Sequestration shoots at the wrong deficit reduction target

Sequestration shoots at the wrong deficit reduction target

- in Progressive Voices


In our nation’s never-ending federal budget wars, we hear a lot about the importance of “fixing the debt” and reducing the federal deficit.  We’re going to hear a lot more about this over the next two weeks, as Congress debates the federal budget for 2014. The good news is that almost everyone agrees on the importance of putting our nation’s fiscal house in order. Even better news is that we’re actually much closer to achieving our deficit reduction goals than is often assumed—contrary to the over-hyped rhetoric you hear on TV.

The bad news, though, is that Congress seems intent on pursuing deficit reduction in the most counter-productive and wrong-headed approach imaginable—the $1.2 trillion in across-the-board spending cuts known as sequestration.  Congress failed to repeal the first round of these spending cuts last month, and as a result, $85.3 billion in spending cuts have begun to take effect.  Sequestration is the wrong way to go about reducing our nation’s budget deficit—it will hurt North Carolina’s economy, weaken the fiscal position of the state budget, and damage key public investments like K-12 education, job training, and food safety.

Instead, Congress should take a balanced approach to deficit reduction that replaces the sequestration cuts for 2013 with equal amounts of new revenue and smart spending cuts. And more revenues are clearly available and economically feasible.  In February, federal revenues stood at just 16.9 percent of our total national economy, well below the 54-year historical average of 18 percent, as identified by the non-partisan Congressional Budget Office.

In taking this more balanced approach, Congress can benefit from some unexpected good news—we are actually much closer to putting the nation’s debt on a sustainable path than is often realized by policy makers. Since 2010, most mainstream economists have believed that the federal government needed to find about $4 trillion in deficit reduction over the next decade. And thanks to the $2.5 trillion in deficit reduction achieved in the Budget Control Act of 2011 and the fiscal cliff deal in January, we need to find only about $1.5 trillion in additional savings in order to hit the original $4 trillion figure. Given this lower deficit reduction, policy makers have more flexibility in choosing the right mix of spending cuts and new revenues.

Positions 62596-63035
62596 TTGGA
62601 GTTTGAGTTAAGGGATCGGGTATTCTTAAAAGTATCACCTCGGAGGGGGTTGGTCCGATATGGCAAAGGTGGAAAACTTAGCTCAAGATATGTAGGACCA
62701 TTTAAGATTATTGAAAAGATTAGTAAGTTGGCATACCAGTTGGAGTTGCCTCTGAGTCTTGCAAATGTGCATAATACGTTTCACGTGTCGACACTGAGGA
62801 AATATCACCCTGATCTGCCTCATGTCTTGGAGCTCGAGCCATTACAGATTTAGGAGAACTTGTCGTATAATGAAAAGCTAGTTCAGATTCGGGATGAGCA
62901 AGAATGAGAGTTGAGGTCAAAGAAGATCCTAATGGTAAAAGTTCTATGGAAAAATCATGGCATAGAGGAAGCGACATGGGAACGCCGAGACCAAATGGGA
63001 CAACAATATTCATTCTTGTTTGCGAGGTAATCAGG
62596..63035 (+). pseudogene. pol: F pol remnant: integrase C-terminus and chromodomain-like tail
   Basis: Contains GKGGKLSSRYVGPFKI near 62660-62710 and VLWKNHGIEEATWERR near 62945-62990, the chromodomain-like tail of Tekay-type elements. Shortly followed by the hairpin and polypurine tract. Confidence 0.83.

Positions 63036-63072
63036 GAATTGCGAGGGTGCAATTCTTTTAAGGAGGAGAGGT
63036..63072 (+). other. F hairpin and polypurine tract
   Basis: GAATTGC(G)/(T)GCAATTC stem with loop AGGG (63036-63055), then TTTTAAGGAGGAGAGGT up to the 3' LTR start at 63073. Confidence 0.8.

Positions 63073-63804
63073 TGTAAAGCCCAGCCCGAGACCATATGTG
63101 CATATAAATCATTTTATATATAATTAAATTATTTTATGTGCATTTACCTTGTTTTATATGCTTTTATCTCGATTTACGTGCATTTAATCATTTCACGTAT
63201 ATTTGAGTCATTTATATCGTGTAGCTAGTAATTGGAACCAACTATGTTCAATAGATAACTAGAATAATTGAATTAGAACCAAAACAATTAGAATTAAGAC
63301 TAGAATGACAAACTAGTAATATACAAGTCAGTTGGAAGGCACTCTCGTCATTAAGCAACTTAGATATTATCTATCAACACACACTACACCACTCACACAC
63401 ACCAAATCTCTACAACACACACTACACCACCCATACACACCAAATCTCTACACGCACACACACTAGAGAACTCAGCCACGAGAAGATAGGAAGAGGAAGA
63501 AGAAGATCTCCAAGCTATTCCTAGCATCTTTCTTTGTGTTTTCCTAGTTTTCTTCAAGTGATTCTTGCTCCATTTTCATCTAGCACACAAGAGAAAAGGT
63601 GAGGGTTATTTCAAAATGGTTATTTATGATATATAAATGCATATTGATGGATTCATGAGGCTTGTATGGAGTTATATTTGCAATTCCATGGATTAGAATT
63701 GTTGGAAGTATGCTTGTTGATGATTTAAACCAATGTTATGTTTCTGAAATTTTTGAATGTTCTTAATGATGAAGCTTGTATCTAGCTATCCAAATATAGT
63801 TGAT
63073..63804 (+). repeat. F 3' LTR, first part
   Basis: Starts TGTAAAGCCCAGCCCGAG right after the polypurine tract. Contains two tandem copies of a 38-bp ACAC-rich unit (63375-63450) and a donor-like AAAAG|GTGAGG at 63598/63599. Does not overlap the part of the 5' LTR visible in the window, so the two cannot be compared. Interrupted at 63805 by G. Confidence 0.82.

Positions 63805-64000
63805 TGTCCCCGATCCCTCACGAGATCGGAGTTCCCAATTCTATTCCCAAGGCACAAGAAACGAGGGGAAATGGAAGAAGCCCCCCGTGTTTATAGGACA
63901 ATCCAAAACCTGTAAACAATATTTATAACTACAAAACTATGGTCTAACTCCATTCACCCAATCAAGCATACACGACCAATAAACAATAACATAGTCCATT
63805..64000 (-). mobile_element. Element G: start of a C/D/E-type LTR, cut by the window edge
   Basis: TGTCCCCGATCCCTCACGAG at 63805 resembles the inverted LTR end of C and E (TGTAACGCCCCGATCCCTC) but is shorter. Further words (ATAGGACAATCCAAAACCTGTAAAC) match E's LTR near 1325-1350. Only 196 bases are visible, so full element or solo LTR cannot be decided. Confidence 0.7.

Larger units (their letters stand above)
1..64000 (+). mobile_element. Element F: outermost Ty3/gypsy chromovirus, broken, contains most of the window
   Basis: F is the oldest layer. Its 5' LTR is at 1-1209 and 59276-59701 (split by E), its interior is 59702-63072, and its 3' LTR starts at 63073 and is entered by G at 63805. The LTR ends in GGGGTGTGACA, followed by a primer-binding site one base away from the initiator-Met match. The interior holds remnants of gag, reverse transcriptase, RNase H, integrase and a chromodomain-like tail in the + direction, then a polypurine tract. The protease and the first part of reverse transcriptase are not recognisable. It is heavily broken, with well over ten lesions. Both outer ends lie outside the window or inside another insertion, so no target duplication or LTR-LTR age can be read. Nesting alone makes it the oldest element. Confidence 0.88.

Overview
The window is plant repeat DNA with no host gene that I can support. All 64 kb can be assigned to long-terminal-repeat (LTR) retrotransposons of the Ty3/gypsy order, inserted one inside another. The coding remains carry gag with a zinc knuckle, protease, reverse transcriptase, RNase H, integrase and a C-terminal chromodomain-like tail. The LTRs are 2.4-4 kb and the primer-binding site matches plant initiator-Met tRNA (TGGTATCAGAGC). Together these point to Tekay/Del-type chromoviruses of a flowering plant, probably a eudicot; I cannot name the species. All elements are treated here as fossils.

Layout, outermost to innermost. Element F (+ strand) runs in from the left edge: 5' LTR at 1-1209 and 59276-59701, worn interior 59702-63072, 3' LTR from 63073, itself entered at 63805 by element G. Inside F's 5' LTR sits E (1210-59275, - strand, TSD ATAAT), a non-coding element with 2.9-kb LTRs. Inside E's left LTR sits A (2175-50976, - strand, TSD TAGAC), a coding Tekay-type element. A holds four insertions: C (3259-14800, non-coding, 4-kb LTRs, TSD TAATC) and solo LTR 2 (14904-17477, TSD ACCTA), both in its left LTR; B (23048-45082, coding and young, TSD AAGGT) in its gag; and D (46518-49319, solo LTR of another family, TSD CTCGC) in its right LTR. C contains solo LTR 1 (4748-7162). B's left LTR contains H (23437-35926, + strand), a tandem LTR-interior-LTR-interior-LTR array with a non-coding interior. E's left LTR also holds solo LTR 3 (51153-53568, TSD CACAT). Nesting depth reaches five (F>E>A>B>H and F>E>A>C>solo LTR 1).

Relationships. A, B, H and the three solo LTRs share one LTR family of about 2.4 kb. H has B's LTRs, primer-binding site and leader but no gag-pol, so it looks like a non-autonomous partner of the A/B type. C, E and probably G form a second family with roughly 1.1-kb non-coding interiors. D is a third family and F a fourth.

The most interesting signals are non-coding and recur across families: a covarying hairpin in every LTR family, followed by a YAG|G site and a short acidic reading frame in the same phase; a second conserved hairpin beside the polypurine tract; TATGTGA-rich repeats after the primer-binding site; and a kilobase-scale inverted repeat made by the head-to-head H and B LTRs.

The question facing policy makers is how best to achieve this much more manageable $1.5 trillion in deficit reduction—sequestration or more a balanced approach that includes revenues and smart spending cuts to those parts of the budget that are actually contributing to long-term deficits.

Since 2011, Congress has focused its spending cuts largely on the smallest category of the federal budget—so-called “non-defense discretionary” spending. Comprising less than a quarter of the federal budget, this category includes non-entitlement domestic programs like food safety, job training, K-12 education, and research and development.

As a result of the $2 trillion in cuts to these programs contained in the Budget Control Act, spending on these domestic discretionary programs are now at their lowest levels as a share of the national economy since the early 1960s—despite facing the demands of 21st century economy.

If allowed to go forward, sequestration would further reduce these domestic programs by an additional $1.2 trillion over the next 10 years, despite the fact that these programs are not the driver for our long-term budget deficits (the main drivers are health care entitlements says the Congressional Budget Office). And according to a range of independent analyses, these cuts would significantly reduce critical services across North Carolina and damage the national economy – potentially leading to another recession.

If deficit reduction is the goal, sequestration makes no sense.

As lawmakers debate the budget for 2014, instead of seeking deficit reduction through deep cuts to the smallest area of the federal budget, Congress should replace sequestration with a balanced approach that includes one dollar of new revenues for every dollar of smart spending cuts in programs that are actually the main drivers of the long-term budget deficit.

Allan Freyer is a Public Policy Analyst at the North Carolina Budget and Tax Center.